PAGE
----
BIO 240 Bioethics
This course will cover ethical issues raised as a result of modern advances in biotechnology which directly affect the quality of human life. Bioethics comprises every possible aspect of health care: medical, moral, political, religious, legal and financial. It scrutinizes outmoded laws and deals with the enormous growth in available medical services. It takes into account our views of ourselves as members of a humane society. Note: This course is also offered as a writing intensive course at the discretion of the department. Students cannot get credit for BIO 240 and BIO 240W. Prerequisite(s): One course of college biology with a C- or higher; for the writing intensive version, EGL 101 with a grade of C or higher is also required.
BIO 270 Anatomy and Physiology I
BIO 270 is a course in which human anatomy and physiology are studied using a body systems approach, with emphasis on the interrelationships between form and function at the gross and microscopic levels of organization. This sequence is appropriate for students with a strong foundation in basic biological principles. Anatomy and Physiology I includes: anatomical and directional terminology, histology, and the integumentary, skeletal, muscular, nervous, and endocrine systems. Note: The required course sequence for nursing students is BIO 170 and 171. Students may not receive credit for both BIO 170 and BIO 270. Note: the laboratory course, BIO 270L is a part of your grade for this course. Prerequisite(s): BIO 130 or equivalent with a C- or higher. Corequisite(s): BIO 270L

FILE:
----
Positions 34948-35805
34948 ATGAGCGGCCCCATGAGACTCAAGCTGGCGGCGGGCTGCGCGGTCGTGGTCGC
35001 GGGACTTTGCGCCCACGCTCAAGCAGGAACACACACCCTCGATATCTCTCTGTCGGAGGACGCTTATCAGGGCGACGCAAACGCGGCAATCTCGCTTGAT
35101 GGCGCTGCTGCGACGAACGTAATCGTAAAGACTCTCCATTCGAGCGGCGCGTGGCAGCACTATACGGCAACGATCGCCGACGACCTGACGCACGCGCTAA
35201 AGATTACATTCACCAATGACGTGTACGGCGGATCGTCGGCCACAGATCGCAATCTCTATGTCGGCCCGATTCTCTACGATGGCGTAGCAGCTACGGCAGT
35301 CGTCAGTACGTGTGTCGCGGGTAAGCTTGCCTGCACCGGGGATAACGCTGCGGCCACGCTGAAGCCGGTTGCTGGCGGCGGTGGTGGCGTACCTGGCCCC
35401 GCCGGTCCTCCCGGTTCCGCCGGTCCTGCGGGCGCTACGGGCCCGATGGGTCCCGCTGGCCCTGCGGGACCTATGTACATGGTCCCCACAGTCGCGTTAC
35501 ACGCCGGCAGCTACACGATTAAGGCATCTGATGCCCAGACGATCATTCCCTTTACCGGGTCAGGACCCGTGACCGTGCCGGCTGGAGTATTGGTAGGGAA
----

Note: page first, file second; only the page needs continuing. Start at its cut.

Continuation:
BIO 271 Anatomy and Physiology II
BIO 271 is a course in which human anatomy and physiology are studied using a body systems approach, with emphasis on the interrelationships between form and function at the gross and microscopic levels of organization. This sequence is appropriate for students with a strong foundation in basic biological principles. Anatomy & Physiology II includes: the cardiovascular, respiratory, digestive, urinary, reproductive, and immune systems, metabolism, and acid-base balance. Note: The required course sequence for nursing students is BIO 170 and 171. Students may not receive credit for both BIO 171 and BIO 271. Note: the laboratory course, BIO 271L is a part of your grade for this course. Prerequisite(s): BIO 130 or equivalent with a C- or higher. Corequisite(s): BIO 271L
BIO 330 Principles of Ecology
The course introduces the student to the nature of ecosystems, community organization and dynamics, and population growth and regulation through the understanding and use of modern ecological techniques. The laboratory will be primarily focused on the analysis of field data collected by students. Note: the laboratory course, BIO 330L is a part of your grade for this course. Prerequisite(s): MTH 110, BIO 131 with a C- or higher and Junior Status. Corequisite: BIO 330L
BIO 340 Biopharmaceutical Regulation
This course introduces the student to Current Good Laboratory Practice (cGCP), Current Good Clinical Practice (cGCP) and Current Good Manufacturing Practice (cGMP) as defined in the Code of federal Regulations Title 21. These regulations apply to all aspects of testing, clinical trials and manufacturing of Biopharmaceutical products under the authority of the Food and Drug Administration. The course will examine the application of these regulations to the bioprocessing, pharmaceutical, nutraceutical, cosmeceutical and allied industries. Prerequisite(s): BIO 210 with grade of a C- or higher.
BIO 343 Principles of Genetics